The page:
Sharla Alegria is working on work.
“I care an awful lot about work in general,” says the sociologist who joined the University of Toronto’s Faculty of Arts & Science this fall.
“Work is a huge part of our lives, of how we think about ourselves and compare ourselves to others. It’s also a driver of inequality because your job determines whether you can feed yourself and live a nice life.”
Alegria’s research delves primarily into racial and gender inequality. Her work attempts to evaluate how, why and in what form inequalities persist – and what the implications are for workers’ lives.
In particular, she’s taken an interest in the technology sector, studying the career trajectories of women in tech – a project detailed in a paper published in the October issue of the journal Gender and Society.
Alegria’s research found that women with a technical background – say, in engineering or computer science – may start out in technical jobs, but eventually get promoted into managerial positions often due to the stereotype that women have better interpersonal and communications skills.
While a promotion may seem like a good thing, Alegria says that there are still processes of exclusion at work.
“Having women in leadership positions is important,” says Alegria, who is an assistant professor in the department of sociology. “But they tend to get stuck in mid-level manager positions – never going high enough to make meaningful structural differences in the company culture. Plus, they often accept these promotions to avoid dealing with technical co-workers doubting their competence in a hostile work environment.”
Moreover, the notion that technical jobs like engineering do not require interpersonal skills is itself a grave oversight, says Alegria.
“Engineers have to talk to people to figure out how the product being built will be used,” says Alegria. “That communicative aspect of engineering tends to get ignored or partitioned off into someone else’s job.”
Alegria’s interest in sociology was instant when she took an introductory course early in her undergraduate studies at Vassar College, a small liberal arts school in upstate New York.
“I realized sociology could give me a language to talk about inequality. I had never had that. It was what I wanted most in the world. And it’s still the thing I most want in the world.”
Her work on the tech sector is part of her larger interest in so-called “knowledge work,” the industries and labour processes where knowledge and information are produced and shared – all of which are inextricable from technology.
Researching a sector where there is rapid change is “exciting and terrifying,” says Alegria. “In addition to what technology does, I want to think about structural innovations in how we organize work. Sure, we can get cars to drive themselves, but what does that mean for workers?”
Alegria joins a growing consensus that the world of work is changing – and fast. Companies are outsourcing labour to contract workers, “and that means that there are fewer full-time positions with benefits and things like that,” she says.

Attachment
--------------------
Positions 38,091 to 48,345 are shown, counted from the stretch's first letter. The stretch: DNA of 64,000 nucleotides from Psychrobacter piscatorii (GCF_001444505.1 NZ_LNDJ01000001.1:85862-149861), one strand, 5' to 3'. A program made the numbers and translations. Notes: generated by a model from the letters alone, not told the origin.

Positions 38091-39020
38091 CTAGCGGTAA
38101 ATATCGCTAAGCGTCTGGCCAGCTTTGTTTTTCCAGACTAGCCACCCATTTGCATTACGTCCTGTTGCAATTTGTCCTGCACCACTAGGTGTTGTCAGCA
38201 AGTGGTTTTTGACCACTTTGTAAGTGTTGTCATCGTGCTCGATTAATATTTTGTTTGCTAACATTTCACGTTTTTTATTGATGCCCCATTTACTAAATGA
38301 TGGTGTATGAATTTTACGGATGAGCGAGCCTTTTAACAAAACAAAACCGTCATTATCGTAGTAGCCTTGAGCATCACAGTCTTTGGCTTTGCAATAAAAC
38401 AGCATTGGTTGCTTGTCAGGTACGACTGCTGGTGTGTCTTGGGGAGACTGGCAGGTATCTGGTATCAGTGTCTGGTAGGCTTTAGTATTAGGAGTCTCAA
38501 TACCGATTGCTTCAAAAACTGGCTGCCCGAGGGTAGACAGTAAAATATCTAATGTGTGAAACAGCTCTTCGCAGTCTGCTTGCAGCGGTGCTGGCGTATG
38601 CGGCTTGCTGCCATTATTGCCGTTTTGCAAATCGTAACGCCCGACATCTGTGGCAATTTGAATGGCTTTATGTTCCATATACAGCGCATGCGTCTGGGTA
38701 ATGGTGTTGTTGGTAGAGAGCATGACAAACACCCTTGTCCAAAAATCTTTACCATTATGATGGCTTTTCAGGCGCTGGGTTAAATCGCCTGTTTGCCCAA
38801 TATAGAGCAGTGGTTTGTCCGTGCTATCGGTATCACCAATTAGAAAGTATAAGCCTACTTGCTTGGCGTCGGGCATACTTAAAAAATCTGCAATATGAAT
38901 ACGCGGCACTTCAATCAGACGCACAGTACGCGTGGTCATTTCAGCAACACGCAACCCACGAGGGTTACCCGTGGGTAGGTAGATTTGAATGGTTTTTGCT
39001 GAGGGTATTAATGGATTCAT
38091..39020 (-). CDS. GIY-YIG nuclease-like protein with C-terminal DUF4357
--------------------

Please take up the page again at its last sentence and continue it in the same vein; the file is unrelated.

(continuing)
While there are some advantages to tech companies creating more flexible, dynamic workplaces, “jobs are definitely more precarious,” adds Alegria.
Asked what advice she’d give students and young workers entering the job market today, Alegria says it’s “important to collect as many skills as you can. Learn to write well, learn to use data. Learn to give a good, thoughtful presentation. These things are important in any job. And organize for labour rights – that’s a big thing for sure.”
But most importantly, she says, “learn how to learn. The world changes so fast that you need to be able to retool and recalibrate your skills.”
In the meantime, Alegria is conveying her enthusiasm for her research inside the classroom.
On the first day of her third-year course on race, class and gender this semester, Alegria showed students a photo of technicians, both male and female, working on the first electronic general-purpose computer, the ENIAC machine.
Originally published in Popular Science magazine, the photo was used by the U.S. Army as a recruitment tool in 1946, at which point the female workers were cropped out of the photo – perpetuating the stereotype that computers are “men’s work.”
“When I showed the students, there was an audible gasp,” says Alegria.
“We then had a great conversation about how women were literally deleted from the picture. And, of course, we still only see white workers on the machine. So, I try to get students to consider how we think about who does what kind of work.”
Next up for Alegria: continuing to get to know U of T and the city she and her partner – also a sociologist – now call home.
“U of T has one of the top sociology programs in the world, so it’s a very exciting place to be,” she says. “I have so many new colleagues whose work I’ve been reading for years and I’m so excited that I get to connect with them. It’s an incredibly vibrant intellectual space.”